On appeal the appeal judges ruled it was erroneous to require the plaintiff to establish that her March 2008 dressing down would have been prevented by appropriate earlier counselling.
Rather, the plaintiff having proved the occurrence of the prior incident, it was up to the Judge himself to assess the likelihood of the success of such disciplinary action.
It was abundantly clear to the Court of Appeal that, had the earlier incident been properly investigated, it would have been understood by the manager that acting without first ascertaining the true facts was a serious behavioural deficiency.
A reprimand associated with that investigation would likely have required the miscreant to “check his facts first before criticising other staff members” and that any warranted criticism should be made “calmly, rationally and courteously” rather than aggressively.
Rather than remitting the matter for retrial, the appeal court – considering itself “in as good a position as a primary judge to reach an ultimate conclusion” – entered judgement in favour of Ms Wolters for the amount that had been assessed in the lower court.
A week earlier, the Supreme Court delivered its judgement in another psych injury claim arising out of exposure to a culture of “racially oriented jokes and banter” at the Acacia Ridge factory of Pipemakers Australia.
Michael Gregonhi – the only person of Middle Eastern descent in a multinational workforce – alleged his employer was aware that such conduct was commonplace and had failed to develop and implement a system to prevent it.
The particular incident out of which the claim arose occurred in November 2009 when co-workers had positioned in the lunchroom, a mocked-up toilet made from scrap PVC and scrawled a racist obscenity directed to him on the seat.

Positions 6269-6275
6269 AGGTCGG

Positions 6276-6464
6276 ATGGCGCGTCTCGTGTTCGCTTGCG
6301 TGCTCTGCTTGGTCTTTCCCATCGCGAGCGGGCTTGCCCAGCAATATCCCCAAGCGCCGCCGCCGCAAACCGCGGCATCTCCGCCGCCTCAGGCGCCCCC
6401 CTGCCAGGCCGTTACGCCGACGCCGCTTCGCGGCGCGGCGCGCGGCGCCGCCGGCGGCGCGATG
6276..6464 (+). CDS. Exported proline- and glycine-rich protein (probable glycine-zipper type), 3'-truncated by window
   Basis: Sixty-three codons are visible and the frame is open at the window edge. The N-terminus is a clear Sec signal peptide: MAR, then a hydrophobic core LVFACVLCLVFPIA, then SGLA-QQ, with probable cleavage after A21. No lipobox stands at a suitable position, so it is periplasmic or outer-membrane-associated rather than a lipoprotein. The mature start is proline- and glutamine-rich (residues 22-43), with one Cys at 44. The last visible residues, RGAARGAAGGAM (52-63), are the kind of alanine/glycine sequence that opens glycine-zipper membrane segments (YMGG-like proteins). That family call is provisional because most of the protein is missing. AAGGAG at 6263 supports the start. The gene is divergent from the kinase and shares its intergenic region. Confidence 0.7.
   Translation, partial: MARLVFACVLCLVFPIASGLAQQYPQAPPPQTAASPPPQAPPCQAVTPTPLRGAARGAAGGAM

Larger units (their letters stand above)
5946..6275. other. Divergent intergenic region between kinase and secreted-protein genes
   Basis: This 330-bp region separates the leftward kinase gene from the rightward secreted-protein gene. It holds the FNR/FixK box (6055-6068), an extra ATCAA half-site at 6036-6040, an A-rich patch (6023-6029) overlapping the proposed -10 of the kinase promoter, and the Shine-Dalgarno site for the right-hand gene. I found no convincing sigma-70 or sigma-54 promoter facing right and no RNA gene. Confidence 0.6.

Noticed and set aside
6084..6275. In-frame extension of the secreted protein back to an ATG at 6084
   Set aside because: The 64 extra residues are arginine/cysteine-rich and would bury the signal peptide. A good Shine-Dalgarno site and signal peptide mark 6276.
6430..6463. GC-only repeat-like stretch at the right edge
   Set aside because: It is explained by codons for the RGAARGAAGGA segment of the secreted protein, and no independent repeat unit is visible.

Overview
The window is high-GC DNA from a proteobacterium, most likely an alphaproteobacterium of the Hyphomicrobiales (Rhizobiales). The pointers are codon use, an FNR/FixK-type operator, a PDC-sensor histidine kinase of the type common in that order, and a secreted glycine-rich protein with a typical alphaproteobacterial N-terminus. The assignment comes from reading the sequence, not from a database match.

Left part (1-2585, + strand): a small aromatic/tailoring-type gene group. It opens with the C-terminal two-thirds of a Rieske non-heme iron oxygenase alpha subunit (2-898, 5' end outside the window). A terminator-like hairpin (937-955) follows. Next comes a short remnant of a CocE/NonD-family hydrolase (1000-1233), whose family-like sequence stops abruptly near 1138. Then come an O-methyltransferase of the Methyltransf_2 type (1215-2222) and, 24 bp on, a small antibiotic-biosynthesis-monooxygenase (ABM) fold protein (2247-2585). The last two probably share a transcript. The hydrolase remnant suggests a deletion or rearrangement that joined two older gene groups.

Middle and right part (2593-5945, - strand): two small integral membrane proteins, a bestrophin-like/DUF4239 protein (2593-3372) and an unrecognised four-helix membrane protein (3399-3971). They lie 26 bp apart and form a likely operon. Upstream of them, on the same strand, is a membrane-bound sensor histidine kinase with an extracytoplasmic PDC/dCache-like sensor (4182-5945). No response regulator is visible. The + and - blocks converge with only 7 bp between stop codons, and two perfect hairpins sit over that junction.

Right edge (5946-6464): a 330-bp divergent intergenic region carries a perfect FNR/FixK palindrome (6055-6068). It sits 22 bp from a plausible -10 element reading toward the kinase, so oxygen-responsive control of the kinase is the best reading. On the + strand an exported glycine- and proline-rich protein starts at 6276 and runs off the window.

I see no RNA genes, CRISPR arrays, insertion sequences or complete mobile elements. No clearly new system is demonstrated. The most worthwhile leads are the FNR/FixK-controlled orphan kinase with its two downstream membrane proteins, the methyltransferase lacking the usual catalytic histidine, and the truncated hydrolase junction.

Shortly after two workers “wearing Ku Klux Klan-like masks” taunted him racist threats. The court found “such grossly offensive conduct in the workplace” to be totally unacceptable and to have constituted bullying and harassment.
Pipemakers’ failure to take action to stop it “constituted a breach of the relevant duty of care” on its part. However, his Honour was of the view that – because the plaintiff had never raised concerns – Pipemakers could not be expected to appreciate Gregonhi “was at risk of psychiatric injury from racist bullying and harassment”.
He had actively participated in the racially offensive banter, to an extent that “went far beyond” participation that could be motivated merely by “the desire to be accepted”. Introducing himself to fellow employees as “the Arab”, Gregonhi regularly told jokes referring to his ethnicity and frequently role-played “the use of a pipe replicating a bazooka”.
Not only did the court regard the injury as unforeseeable for the above reason, it reasoned – taking a poor view of the plaintiff’s credibility overall – that on the balance of probabilities he had not suffered anything that could be considered a depressive disorder or post-traumatic stress disorder.
The final sting in the tail came in the form of an assessment of damages at below the amount of the WorkCover refund of $91,000. “Accordingly, even if the plaintiff had succeeded on liability, he would have failed to recover damages and his claim would have been dismissed in any event”.
Gregonhi v Pipemakers Australia Pty Ltd  QSC 198 Brisbane Boddice J 9/08/2013